Recently I prepared a report at the request of the Greater Newport Rural Historic District Committee – whose National Register-listed district is one of several identified rural historic districts transected by the route of the proposed Mountain Valley Pipeline (MVP) across the Appalachians. My charge was to see whether the impacted districts met the criteria for a traditional cultural places” (or properties) – that is “TCPs” – per National Register Bulletin 38.
For those not directly affected by the proposed pipeline, some of the most interesting things that I learned from this effort were:
- The National Register nomination documentation for the historic districts was not very helpful in figuring out whether the districts were TCPs;
- The nominations were also of little use in ascertaining whether the districts were “rural historic landscapes” per National Register Bulletin 30;
- In fact, the documentation were unenlightening even about why the districts were viewed as districts; the documentation was overwhelmingly about the individual buildings, structures and sites within the districts, not about the districts as landscapes, or as the “concentrations” and “linkages” to which the Register’s definition of “district” refers.
Luckily, some very interesting and helpful studies had been done quite outside the context of historic preservation, about the “cultural attachment” that people in the area feel for their landscapes. Applying the results of these studies to the districts, it became clear that they – or perhaps more likely a landscape embracing all or some of them – was indeed eligible for the National Register as a TCP.
Why does this matter? After all most of the districts in question have either been listed on the National Register or authoritatively identified as eligible for it, hence are already entitled to consideration under Section 106 of the National Historic Preservation Act. I think it matters in at least two ways:
First, when one looks at a “district” nomination and finds a list of specific buildings, structures and sites, with little or no treatment of the spaces around them, it’s pretty easy to design a new project – like a power line or pipeline – right through the district and think you’re having no adverse effect on it, because your project doesn’t knock down or dig up a “contributing” building, structure or site. You may give some consideration to things like visual effects, but only on those “contributing resources.” The whole idea of the “district” as an entity gets lost.
Second, when a district is characterized only with reference to its constituent buildings, structures and sites – with their significance defined, of course, by historians, architectural historians, and archaeologists – one has no basis for appreciating what makes the district important to the people who live there, work there, or otherwise experience the place. The significance of the district to the people who value it is effectively submerged. When a question arises about a planned project’s potential effects on the district, the concerns of those people can easily be denigrated, as long as one can assure the world that one is not going to muck with the architectural qualities of a building/structure, or the archaeological values of a site.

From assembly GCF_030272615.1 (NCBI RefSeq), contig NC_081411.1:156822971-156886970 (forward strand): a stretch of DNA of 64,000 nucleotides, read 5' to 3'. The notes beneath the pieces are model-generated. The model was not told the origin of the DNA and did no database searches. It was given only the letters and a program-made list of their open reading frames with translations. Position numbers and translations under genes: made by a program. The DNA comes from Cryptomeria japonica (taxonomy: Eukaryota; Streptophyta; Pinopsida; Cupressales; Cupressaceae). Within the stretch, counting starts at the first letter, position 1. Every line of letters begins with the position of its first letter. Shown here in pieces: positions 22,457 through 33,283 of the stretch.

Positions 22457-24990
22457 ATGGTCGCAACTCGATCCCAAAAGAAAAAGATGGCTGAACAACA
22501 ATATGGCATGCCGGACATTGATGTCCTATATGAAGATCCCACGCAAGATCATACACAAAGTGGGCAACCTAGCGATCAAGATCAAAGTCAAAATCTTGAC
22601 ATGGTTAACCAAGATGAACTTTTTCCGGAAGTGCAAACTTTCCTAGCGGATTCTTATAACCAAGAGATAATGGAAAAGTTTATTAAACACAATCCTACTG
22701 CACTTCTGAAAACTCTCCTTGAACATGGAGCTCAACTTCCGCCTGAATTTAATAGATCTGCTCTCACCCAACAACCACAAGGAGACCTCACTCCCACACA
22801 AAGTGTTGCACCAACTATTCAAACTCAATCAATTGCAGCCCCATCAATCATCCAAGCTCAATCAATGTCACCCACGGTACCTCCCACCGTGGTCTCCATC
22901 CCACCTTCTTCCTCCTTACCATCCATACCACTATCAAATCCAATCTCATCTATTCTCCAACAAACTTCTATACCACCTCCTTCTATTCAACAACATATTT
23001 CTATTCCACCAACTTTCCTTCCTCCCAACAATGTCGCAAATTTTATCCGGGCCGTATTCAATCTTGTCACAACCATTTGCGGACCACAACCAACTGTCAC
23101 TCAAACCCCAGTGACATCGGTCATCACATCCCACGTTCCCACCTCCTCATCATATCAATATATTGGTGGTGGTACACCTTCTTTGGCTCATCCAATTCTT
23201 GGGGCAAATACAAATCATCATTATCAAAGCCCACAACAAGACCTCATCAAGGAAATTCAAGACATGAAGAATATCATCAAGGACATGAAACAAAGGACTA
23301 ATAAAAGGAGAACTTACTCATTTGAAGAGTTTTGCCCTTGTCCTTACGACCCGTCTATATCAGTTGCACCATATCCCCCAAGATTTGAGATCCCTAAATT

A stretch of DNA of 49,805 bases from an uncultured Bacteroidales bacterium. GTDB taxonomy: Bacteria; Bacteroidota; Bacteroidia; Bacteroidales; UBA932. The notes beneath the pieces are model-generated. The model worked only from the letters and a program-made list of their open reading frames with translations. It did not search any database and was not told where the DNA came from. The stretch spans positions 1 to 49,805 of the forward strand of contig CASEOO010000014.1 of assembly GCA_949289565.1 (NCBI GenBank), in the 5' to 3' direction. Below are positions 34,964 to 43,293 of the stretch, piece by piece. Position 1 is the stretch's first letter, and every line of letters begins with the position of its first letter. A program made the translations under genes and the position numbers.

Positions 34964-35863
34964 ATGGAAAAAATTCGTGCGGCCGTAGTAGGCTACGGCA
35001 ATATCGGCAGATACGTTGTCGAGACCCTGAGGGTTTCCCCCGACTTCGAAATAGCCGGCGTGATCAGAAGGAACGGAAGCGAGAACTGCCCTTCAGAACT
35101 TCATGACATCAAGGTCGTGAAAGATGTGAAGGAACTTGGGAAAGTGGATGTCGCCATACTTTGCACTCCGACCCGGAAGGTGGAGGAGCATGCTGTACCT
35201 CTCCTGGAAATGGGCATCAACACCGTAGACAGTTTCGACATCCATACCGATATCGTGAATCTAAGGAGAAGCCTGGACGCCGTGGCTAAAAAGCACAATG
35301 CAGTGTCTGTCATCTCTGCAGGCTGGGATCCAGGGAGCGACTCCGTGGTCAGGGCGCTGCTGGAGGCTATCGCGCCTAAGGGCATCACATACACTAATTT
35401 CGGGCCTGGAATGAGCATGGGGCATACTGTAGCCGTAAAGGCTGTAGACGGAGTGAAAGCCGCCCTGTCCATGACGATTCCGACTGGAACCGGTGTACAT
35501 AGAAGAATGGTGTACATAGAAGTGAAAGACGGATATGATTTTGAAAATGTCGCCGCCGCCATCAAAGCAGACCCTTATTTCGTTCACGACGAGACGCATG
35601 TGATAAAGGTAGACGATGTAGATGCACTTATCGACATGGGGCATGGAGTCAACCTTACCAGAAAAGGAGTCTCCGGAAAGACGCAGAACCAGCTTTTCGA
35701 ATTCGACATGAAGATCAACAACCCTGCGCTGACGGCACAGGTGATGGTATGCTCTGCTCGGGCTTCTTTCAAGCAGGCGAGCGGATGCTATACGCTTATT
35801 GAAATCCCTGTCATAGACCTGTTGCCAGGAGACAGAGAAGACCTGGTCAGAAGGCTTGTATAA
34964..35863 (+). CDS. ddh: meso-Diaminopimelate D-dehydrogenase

So – the lesson I take away from this experience, and that I suggest to others, is: if you’re interested in preserving a place that’s important to you, and are encouraged to nominate it to the National Register or offer some representation about its eligibility, think carefully about what you call the place. If you call it a “rural historic district,” you may wind up with something that doesn’t help you much in terms of ensuring that the values you ascribe to the place are given due attention. If you call it a rural historic (or cultural) landscape or TCP you’re probably better off, but even then, pay careful attention to how whoever compiles the documentation describes the place. “Preservation professionals” may automatically slip into architectural and archaeological modes of thought when assigned to describe the historic and cultural qualities of a place. If you use such professionals, somebody needs to be looking over their shoulders to remind them to attend to the spaces around the buildings, structures, and sites, and particularly to listen to the people.
And if you’re a preservation professional (or non-professional) responsible for writing up a place with reference to its National Register eligibility, get familiar with the “cultural attachment” literature – which has mostly been produced with little or no (or ill-advised) reference to historic preservation, but is very, very relevant. My full paper including key sources to the literature can be found here.
Thomas F. (Tom) King is the author, co-author, or editor of ten books on aspects of cultural heritage, and the co-author of National Register Bulletin 38 on the identification and documentation of traditional cultural places. He is a consultant based in Silver Spring, Maryland, and can be contacted at email@example.com.
This post was first published on the author’s blog CRM and is used with his permission.